I gave the book three stars because Black/Banville uses language and fictional techniques so startlingly well.

    "The Silver Swan" was not a difficult book to finish because it is so stylishly written and the characters are quite fascinating and so richly portrayed, but the book's motivation problems nagged at me throughout.

  • Ellie

    I'm hooked on Quirke-the taciturn, rather unfriendly "hero" of

    (aka

    ) mystery series.

    is the second in the series (and the second I've read). Laura Swan (real name: Deirdre Hunt) is dead and her husband has contacted morgue pathologist Quirke requesting Quirke

    do a post-mortem. Of course, this awakens Quirke's (already infamous from the first book in the series) curiosity. Once again, Quirke is drawn into a mess of murder (and dubious sexual activi

    I'm hooked on Quirke-the taciturn, rather unfriendly "hero" of

    (aka

    ) mystery series.

    is the second in the series (and the second I've read). Laura Swan (real name: Deirdre Hunt) is dead and her husband has contacted morgue pathologist Quirke requesting Quirke

    do a post-mortem. Of course, this awakens Quirke's (already infamous from the first book in the series) curiosity. Once again, Quirke is drawn into a mess of murder (and dubious sexual activities) that he seems unable to walk away from. And, as in his first adventure, nothing is what it seems.

    While this book is not as seamless as the first and I found sections that were slow, at least as compared to the first in the series (

    ), I nevertheless loved the book. I am oddly drawn to Quirke and his painful relationship with his daughter Phoebe.

    None of Black's characters are "easy" or comfortable. They are rather edgy, jagged people who are deeply flawed and caught in an ingrown society in which everyone knows everything about each other and secrets are everywhere. The plot in this story was well-executed and I almost didn't guess the ending (although, sadly, I did). The writing is, as Banville's consistently is, beautifully crafted and worth the read all by itself.

    I can hardly stop myself from buying the next volume in the series immediately.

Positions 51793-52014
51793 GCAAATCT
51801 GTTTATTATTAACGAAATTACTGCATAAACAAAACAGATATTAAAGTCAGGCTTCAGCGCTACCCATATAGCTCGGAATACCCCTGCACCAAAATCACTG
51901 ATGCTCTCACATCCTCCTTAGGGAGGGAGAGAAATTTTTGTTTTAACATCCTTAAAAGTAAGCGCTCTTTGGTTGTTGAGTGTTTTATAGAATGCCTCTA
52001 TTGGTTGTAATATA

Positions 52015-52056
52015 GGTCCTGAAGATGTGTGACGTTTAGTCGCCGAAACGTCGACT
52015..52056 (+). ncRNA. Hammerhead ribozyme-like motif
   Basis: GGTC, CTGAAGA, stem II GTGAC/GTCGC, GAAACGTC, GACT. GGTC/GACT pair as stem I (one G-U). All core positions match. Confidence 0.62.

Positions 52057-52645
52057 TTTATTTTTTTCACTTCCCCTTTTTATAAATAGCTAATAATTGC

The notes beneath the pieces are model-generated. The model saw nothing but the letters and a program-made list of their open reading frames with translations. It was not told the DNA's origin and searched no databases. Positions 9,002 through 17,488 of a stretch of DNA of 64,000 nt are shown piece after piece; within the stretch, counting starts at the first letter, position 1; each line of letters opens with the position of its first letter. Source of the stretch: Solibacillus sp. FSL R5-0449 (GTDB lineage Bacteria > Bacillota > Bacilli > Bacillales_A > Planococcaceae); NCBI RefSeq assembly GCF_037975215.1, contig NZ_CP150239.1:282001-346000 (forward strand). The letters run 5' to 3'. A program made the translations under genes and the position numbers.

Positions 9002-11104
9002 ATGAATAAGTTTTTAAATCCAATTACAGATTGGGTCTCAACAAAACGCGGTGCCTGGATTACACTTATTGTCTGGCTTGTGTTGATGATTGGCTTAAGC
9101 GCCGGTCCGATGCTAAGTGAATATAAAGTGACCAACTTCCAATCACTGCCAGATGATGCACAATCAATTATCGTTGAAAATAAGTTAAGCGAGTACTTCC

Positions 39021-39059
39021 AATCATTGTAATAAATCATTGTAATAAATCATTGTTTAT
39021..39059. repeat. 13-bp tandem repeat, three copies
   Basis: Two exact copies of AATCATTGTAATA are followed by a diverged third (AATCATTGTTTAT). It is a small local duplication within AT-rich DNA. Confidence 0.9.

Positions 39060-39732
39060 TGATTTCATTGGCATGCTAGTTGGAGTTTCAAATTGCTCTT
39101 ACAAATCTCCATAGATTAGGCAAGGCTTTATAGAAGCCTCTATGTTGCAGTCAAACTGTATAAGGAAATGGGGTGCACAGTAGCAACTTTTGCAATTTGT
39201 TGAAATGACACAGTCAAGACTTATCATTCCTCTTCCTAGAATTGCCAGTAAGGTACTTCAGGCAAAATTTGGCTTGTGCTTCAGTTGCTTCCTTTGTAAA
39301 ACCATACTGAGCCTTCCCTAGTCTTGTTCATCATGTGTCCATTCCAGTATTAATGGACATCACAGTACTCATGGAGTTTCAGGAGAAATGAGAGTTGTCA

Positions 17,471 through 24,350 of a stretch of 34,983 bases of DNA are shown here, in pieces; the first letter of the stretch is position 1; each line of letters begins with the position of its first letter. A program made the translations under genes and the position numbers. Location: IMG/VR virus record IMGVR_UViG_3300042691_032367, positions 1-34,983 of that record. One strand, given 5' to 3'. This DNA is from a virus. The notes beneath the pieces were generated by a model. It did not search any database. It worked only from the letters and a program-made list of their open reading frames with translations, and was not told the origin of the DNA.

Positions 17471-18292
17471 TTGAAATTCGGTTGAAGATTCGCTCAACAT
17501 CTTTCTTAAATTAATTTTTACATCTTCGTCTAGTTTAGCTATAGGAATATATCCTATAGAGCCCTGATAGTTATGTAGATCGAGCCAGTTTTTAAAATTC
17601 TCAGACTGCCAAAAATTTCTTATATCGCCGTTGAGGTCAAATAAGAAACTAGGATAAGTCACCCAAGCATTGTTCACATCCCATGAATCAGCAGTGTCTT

• Heidi

    Although John Banville is a very good and evocative writer, I was disappointed in this book, especially since, with some reservations, I quite enjoyed "Christine Falls". The characters were unpleasant, much of the mystery takes place in the head of the murdered woman in the months leading up to her murder, rather than from the perspective of the 'detective' figuring things out, which makes it more of a regular novel than a mystery, and the main bad guy was so, so, SO disgustingly amoral it made

    Although John Banville is a very good and evocative writer, I was disappointed in this book, especially since, with some reservations, I quite enjoyed "Christine Falls". The characters were unpleasant, much of the mystery takes place in the head of the murdered woman in the months leading up to her murder, rather than from the perspective of the 'detective' figuring things out, which makes it more of a regular novel than a mystery, and the main bad guy was so, so, SO disgustingly amoral it made me sick. I also find myself wondering about this environment in which women fall into bed with men, no, wait -- BEG men to go to bed with them -- as easily as shaking hands. It's like a big male fantasy. They meet, they lock eyes, they fall into bed. They continue falling into bed even when it is completely clear they are being used, are about to be roundly dumped, AREN'T WANTED. The amoral bad guy is shaking them off with a stick (including the detective's daughter). Perhaps this is the boggy, depressed, alcohol-soaked, poetic, shady, gaelic (sp) world of Ireland, but I found myself wanting to shout: "For God's sake, women, show some self-respect!"

    Also, the first mystery where the sleuth does not solve the mystery. We are told who did it by going into the murderer's mind. Never clear whether he/she is brought to justice.

    Three stars because he is one hell of a writer. But it's his last mystery I'll read.

  • KarenC

  • Karl

    This book is signed by the author.